As you organize and sort through your heritage photos you may have photos in old magnetic albums that were popular about 25 – 30 years ago. I had several of these albums! My mom used them because they were simple and quick for her to display her photos. Sadly, they accelerated their deterioration and surrounded them like a chemical sandwich. The glue used in these albums was highly acidic and the plastic overlay just sealed in the acid causing deterioration to the image side of the photo.

This was one job I took care of right away when I took possession of our family photos. If you have these albums in your collection, removing the photos is a priority! Some may be easy to remove and some may be troublesome.

Here are a few tips as you approach this next step:

  1. Find a photo in the album that is a ‘throw away’ and try to remove it by gently lifting a corner. If it comes up easily without having to pull or curl the photo, then proceed.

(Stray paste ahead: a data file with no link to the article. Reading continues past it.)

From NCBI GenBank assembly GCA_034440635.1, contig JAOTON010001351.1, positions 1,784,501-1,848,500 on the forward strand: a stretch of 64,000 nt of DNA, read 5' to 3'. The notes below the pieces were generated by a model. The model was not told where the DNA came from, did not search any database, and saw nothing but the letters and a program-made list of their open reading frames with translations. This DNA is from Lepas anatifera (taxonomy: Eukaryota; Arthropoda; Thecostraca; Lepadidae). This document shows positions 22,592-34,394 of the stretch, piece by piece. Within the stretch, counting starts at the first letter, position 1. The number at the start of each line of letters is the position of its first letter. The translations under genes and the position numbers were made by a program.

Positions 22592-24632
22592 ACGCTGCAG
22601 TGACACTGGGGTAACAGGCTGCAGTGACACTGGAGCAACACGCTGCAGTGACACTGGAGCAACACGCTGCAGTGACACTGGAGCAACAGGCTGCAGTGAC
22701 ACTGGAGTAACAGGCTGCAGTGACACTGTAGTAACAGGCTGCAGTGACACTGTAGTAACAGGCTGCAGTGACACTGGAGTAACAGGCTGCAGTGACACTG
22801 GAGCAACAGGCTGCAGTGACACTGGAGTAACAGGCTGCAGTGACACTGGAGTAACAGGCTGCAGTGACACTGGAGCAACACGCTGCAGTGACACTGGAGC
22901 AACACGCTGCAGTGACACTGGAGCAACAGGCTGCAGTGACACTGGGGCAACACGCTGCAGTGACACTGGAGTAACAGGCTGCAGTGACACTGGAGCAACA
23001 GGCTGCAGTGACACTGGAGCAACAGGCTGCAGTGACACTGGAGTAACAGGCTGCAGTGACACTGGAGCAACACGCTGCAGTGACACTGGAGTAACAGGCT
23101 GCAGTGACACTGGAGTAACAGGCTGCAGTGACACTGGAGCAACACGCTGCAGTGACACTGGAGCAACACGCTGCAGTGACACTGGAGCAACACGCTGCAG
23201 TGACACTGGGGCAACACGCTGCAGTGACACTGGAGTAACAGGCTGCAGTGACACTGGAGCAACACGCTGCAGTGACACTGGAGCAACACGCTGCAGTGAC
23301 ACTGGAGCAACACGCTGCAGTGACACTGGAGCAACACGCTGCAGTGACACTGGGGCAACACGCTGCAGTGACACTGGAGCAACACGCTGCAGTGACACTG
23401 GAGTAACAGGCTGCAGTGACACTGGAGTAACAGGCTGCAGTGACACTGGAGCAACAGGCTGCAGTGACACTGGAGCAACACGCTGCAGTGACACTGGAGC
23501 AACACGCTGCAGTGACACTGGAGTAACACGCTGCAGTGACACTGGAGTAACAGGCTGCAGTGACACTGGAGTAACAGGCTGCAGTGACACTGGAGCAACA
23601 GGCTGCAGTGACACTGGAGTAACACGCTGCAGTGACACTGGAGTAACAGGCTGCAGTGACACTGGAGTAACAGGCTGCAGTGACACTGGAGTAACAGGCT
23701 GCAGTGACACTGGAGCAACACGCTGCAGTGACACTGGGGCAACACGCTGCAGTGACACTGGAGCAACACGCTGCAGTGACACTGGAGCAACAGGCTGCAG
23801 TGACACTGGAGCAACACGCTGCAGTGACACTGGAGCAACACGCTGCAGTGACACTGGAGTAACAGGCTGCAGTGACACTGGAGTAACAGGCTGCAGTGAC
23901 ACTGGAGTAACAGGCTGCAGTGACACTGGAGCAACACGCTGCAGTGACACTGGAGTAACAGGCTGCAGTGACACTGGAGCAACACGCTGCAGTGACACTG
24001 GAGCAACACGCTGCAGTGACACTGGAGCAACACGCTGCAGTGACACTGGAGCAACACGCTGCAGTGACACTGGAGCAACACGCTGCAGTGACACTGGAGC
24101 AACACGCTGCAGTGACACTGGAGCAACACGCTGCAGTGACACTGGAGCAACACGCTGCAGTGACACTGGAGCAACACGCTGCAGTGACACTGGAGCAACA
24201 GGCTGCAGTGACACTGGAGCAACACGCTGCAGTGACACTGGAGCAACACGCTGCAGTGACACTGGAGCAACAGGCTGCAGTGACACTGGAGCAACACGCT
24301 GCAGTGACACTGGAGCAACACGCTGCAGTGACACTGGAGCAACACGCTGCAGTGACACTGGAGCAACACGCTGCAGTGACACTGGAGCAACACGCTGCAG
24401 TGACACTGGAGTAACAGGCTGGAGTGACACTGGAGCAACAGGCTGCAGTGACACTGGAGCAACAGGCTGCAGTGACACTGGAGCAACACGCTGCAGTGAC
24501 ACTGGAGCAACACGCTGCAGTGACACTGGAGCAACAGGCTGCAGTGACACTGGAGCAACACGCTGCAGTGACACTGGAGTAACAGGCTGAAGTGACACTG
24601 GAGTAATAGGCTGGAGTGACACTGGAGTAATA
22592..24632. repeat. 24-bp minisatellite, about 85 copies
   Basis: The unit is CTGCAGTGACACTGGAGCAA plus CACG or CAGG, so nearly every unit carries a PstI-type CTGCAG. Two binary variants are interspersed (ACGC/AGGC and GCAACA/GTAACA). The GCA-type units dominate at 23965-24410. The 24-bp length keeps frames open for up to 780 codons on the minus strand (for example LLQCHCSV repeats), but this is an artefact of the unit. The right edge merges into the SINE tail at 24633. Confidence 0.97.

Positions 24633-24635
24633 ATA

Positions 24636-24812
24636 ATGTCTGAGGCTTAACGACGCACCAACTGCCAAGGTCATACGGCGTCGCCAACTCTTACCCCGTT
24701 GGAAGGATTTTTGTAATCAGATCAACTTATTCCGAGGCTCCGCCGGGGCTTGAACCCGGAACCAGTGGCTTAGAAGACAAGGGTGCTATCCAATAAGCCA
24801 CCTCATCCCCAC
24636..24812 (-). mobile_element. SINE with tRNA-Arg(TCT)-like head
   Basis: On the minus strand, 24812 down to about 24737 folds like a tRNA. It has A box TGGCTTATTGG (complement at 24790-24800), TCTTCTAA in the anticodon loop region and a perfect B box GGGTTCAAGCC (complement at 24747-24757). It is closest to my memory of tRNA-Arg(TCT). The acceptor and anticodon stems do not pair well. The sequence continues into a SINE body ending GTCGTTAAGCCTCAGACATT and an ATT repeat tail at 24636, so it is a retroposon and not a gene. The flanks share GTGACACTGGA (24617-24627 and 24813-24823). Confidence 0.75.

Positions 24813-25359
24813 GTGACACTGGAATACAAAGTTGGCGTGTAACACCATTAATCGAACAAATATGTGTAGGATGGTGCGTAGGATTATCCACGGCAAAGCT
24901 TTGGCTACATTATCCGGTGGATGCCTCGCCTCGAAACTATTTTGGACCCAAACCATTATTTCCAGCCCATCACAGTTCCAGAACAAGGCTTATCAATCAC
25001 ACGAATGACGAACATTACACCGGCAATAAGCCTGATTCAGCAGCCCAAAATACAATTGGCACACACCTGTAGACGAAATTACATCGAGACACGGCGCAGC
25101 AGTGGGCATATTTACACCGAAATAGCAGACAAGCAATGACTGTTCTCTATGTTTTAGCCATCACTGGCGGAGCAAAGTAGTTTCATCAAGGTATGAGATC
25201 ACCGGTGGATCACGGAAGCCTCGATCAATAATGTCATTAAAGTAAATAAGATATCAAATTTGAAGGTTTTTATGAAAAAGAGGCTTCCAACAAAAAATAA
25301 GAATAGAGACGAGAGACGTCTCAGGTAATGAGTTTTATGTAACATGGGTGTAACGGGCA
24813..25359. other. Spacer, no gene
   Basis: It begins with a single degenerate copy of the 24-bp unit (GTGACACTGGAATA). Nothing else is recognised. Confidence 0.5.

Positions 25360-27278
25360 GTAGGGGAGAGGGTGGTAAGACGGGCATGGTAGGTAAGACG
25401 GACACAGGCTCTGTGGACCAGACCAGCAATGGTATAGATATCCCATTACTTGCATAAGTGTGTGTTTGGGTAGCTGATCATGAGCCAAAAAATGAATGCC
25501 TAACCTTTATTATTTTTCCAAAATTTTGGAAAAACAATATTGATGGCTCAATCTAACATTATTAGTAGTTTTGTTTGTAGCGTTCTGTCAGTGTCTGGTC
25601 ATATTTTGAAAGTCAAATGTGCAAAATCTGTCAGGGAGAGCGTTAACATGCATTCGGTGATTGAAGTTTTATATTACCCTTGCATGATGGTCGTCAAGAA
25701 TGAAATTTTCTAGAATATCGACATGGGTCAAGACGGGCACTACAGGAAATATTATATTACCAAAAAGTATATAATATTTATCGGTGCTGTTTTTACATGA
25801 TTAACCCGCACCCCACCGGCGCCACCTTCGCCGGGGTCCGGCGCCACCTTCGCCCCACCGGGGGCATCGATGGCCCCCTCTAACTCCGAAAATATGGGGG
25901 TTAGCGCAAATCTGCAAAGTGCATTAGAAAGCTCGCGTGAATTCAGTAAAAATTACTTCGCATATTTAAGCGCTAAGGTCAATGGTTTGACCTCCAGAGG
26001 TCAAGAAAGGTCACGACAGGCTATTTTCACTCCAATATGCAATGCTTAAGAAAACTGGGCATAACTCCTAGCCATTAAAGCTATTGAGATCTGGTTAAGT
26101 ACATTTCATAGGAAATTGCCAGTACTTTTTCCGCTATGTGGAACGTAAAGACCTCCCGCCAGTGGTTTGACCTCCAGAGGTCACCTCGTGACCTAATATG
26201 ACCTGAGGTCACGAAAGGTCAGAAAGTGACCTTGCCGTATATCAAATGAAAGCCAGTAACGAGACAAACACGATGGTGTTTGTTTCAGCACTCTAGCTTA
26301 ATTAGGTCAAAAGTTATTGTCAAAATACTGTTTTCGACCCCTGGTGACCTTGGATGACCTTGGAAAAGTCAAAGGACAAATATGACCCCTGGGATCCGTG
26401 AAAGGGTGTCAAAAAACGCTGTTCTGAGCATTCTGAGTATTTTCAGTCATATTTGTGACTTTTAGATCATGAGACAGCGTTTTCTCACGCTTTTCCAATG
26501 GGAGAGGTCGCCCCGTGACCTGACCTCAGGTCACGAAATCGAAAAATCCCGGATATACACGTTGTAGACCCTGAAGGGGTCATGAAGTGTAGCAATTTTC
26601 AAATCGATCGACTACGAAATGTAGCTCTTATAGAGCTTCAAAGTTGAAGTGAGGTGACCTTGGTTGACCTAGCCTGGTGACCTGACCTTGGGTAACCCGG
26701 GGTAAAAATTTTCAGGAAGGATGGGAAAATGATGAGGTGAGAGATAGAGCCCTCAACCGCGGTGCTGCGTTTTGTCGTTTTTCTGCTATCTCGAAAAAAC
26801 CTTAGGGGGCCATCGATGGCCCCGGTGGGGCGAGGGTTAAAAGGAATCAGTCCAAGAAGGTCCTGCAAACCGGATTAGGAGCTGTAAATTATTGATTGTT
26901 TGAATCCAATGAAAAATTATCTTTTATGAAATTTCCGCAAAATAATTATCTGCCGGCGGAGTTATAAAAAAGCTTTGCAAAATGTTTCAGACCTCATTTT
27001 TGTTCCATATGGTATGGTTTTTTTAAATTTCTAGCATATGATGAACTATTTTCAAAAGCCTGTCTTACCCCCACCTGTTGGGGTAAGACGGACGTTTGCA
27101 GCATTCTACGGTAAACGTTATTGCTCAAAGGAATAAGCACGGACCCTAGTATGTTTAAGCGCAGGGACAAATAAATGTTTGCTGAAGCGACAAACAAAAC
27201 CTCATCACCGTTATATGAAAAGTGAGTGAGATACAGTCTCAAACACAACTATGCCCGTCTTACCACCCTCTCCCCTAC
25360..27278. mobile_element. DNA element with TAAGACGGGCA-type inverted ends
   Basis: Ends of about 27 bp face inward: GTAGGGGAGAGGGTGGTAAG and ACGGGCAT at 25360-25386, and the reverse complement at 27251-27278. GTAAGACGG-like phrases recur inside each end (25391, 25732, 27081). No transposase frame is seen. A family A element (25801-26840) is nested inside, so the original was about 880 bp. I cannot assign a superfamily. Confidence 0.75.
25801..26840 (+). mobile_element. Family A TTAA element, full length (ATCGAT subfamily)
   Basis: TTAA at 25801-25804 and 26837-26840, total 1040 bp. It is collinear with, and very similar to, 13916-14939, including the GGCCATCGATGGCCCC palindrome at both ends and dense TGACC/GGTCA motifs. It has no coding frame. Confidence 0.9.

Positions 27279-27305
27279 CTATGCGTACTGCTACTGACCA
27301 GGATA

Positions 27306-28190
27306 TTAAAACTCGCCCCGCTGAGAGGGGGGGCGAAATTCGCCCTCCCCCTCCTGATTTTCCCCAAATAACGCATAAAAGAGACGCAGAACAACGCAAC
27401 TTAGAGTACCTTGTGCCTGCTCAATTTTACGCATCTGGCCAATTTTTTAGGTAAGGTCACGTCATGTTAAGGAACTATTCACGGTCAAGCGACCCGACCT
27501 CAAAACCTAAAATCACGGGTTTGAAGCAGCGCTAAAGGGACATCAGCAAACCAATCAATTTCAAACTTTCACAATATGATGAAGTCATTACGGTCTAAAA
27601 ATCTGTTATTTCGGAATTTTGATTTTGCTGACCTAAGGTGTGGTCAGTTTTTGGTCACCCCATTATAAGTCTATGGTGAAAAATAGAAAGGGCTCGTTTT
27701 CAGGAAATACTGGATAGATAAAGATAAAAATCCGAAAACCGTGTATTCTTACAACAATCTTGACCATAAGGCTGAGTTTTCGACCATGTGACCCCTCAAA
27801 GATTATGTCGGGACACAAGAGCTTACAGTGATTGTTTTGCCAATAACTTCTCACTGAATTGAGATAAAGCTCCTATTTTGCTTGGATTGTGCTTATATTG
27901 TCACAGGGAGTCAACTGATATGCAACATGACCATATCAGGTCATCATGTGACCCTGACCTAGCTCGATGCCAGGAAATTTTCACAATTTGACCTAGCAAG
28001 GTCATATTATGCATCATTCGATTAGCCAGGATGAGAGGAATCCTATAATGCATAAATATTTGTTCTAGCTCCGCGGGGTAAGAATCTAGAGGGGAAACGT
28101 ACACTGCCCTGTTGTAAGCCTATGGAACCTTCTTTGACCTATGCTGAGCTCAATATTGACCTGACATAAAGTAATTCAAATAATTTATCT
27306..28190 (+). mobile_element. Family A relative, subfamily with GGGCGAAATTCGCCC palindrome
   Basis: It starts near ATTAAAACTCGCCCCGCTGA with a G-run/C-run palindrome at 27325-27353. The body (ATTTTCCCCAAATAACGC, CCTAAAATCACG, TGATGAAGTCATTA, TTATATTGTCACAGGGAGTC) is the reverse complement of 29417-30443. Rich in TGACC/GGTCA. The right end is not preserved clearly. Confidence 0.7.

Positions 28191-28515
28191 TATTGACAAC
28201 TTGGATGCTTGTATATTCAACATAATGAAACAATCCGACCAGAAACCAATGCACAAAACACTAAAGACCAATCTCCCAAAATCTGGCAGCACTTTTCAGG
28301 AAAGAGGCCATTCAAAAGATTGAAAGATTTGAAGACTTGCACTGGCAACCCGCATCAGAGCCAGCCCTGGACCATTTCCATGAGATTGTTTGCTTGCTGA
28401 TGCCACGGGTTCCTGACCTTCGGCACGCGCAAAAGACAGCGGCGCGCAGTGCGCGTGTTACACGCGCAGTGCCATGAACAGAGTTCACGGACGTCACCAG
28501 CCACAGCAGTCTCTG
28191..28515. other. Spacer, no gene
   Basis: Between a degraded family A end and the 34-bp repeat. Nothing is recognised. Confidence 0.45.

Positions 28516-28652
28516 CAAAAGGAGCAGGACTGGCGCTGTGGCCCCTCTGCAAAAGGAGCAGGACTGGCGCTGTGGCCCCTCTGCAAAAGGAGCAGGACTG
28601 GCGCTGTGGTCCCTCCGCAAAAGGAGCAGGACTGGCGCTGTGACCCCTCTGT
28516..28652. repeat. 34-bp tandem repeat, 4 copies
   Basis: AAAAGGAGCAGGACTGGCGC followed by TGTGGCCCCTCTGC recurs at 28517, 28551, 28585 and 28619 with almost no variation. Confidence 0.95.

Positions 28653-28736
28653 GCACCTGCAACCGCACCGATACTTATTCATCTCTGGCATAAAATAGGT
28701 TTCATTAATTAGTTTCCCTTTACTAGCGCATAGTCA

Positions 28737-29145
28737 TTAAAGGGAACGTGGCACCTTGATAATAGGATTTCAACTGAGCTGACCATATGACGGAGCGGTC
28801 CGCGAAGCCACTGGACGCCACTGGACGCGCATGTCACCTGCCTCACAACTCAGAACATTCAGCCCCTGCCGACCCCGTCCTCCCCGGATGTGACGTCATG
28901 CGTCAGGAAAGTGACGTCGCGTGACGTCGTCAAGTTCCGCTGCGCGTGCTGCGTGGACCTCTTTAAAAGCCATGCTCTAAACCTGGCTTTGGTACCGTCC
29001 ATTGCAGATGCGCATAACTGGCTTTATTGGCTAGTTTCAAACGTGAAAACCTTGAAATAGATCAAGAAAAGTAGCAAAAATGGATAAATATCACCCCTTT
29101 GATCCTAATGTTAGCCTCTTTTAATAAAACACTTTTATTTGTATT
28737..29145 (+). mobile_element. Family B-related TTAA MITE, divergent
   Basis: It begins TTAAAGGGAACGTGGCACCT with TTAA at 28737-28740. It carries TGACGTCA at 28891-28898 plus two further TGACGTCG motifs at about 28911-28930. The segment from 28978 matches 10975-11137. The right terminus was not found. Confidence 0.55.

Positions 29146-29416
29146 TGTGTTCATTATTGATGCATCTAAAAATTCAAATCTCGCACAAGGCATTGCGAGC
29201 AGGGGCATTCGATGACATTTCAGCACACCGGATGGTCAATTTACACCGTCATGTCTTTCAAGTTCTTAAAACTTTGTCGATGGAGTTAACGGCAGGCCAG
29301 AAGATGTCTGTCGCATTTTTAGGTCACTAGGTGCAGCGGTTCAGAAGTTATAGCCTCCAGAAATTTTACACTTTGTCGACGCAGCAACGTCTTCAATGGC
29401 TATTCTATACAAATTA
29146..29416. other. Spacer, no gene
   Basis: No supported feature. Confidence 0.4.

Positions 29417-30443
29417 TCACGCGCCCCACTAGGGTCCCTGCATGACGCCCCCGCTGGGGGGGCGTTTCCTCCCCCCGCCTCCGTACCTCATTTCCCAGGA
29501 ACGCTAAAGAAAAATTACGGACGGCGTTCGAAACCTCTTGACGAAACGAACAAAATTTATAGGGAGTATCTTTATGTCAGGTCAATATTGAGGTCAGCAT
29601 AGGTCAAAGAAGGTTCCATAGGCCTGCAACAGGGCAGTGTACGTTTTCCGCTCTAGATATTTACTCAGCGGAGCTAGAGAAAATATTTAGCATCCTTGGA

2. If the photo is stuck take a thin metal spatula and gently work under the photo, or slide a piece of unwaxed dental floss under the corner and gently saw back and forth to work through the adhesive.
  3. Try heating the back of the photo slightly with a blow dryer then attempt the dental floss again. Or heat the metal spatula and use this to soften the glue as you work behind the photo.
  4. Try using a product like un-du which is an adhesive remover used by scrapbookers and safe to use on the backs of photos.

If all this fails, then leave your photos in the albums and make duplicate copies with a scanner. I recommend a small portable home scanner like Flip-Pal for work like this, because this scanner will capture your image even through the plastic overlay if necessary. I’ll be talking more about scanning in an upcoming blog post, so stay tuned.

What about you? Do you have albums like this in your collection?

Lisa Kurtz, Association of Personal Photo OrganizersWhen Lisa Kurtz lost her mother, grandmother, aunt, and uncle in three years, she was left holding a box of unidentified photographs with nobody to ask about them. Lisa embarked on a lifelong quest to discover and preserve her mom’s story, for herself and her kids, which led her to a career in professional photo organizing. Today, Lisa is the Founder of Pix & TALES with her daughter and together they help busy moms manage their pictures and tell their family stories.